# Documentation Talk:Tutorial Section 3

• Jim, Thanks for making the earlier update. I noticed another place in the prism part of the tutorial where we should mention the bezier spline.
• Where we today have:
##### Teaching An Old Spline New Tricks

If we followed the section on splines covered under the lathe tutorial (see the section Understanding The Concept of Splines), we know that there are two additional kinds of splines besides linear: the quadratic and the cubic spline. Sure enough, we can use these with prisms to make a more free form, smoothly curving type of prism.

• I think it should read:
##### Teaching An Old Spline New Tricks

If we followed the section on splines covered under the lathe tutorial (see the section Understanding The Concept of Splines), we know that there are three additional kinds of splines besides linear: the quadratic, the cubic and the bezier spline. Sure enough, we can use these with prisms to make a more free form, smoothly curving type of prism.

• And one more which now reads:

#### Prism Object

The prism is essentially a polygon or closed curve which is swept along a linear path. We can imagine the shape so swept leaving a trail in space, and the surface of that trail is the surface of our prism. The curve or polygon making up a prism's face can be a composite of any number of sub-shapes, can use any kind of three different splines, and can either keep a constant width as it is swept, or slowly tapering off to a fine point on one end. But before this gets too confusing, let's start one step at a time with the simplest form of prism. We enter and render the following POV code (see file `prismdm1.pov`).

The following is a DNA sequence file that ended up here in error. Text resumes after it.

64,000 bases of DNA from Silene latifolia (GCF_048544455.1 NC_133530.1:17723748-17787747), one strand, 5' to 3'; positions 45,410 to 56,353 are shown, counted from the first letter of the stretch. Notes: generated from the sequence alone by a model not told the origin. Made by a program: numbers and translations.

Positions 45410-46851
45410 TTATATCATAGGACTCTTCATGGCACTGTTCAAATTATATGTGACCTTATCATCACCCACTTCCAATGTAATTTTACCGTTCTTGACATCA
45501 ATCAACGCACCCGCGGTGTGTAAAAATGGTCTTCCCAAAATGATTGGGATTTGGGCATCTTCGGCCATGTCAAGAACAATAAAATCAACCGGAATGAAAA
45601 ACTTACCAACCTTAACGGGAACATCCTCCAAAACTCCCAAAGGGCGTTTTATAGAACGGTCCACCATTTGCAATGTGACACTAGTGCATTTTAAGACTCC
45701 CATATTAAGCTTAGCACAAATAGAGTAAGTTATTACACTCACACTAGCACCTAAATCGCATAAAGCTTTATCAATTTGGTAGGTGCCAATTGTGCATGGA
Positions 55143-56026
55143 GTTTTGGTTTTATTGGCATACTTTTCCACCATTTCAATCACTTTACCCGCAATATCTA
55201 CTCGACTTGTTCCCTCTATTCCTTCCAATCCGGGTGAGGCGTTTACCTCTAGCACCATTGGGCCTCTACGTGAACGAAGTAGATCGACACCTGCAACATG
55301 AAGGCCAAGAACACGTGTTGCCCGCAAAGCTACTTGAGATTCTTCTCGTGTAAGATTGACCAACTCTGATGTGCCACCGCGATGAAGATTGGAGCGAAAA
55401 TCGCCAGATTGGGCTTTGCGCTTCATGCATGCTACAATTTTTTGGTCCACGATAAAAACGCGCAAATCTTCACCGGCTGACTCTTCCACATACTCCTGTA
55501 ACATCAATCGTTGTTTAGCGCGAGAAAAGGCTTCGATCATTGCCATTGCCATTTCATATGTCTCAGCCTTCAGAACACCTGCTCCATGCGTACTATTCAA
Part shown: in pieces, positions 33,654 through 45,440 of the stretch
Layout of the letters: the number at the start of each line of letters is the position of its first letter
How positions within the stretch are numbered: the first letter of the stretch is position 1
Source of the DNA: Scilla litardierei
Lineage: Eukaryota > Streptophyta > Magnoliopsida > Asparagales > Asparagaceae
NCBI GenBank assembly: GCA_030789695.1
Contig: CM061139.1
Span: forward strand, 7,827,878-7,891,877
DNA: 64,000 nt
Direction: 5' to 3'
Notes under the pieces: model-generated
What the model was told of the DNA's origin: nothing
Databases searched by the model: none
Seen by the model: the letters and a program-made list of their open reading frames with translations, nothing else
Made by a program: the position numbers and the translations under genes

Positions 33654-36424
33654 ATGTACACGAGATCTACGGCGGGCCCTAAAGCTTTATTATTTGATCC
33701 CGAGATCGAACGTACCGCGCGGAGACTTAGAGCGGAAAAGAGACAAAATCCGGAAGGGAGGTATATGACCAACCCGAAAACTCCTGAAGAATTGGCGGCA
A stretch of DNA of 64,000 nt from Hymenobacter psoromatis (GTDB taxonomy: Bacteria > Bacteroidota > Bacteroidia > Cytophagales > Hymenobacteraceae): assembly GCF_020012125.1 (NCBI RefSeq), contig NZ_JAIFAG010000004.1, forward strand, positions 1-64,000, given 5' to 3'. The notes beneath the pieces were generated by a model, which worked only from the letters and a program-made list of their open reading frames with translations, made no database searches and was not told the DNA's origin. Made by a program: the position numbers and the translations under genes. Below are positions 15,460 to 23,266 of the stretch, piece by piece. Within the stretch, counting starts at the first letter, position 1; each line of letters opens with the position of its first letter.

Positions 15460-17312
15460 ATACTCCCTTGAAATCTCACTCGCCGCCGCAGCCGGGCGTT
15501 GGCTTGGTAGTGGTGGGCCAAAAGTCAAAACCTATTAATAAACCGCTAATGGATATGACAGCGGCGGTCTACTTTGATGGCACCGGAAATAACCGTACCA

• that I think should read:

#### Prism Object

The prism is essentially a polygon or closed curve which is swept along a linear path. We can imagine the shape so swept leaving a trail in space, and the surface of that trail is the surface of our prism. The curve or polygon making up a prism's face can be a composite of any number of sub-shapes, can use any kind of four different splines, and can either keep a constant width as it is swept, or slowly tapering off to a fine point on one end. But before this gets too confusing, let's start one step at a time with the simplest form of prism. We enter and render the following POV code (see file `prismdm1.pov`).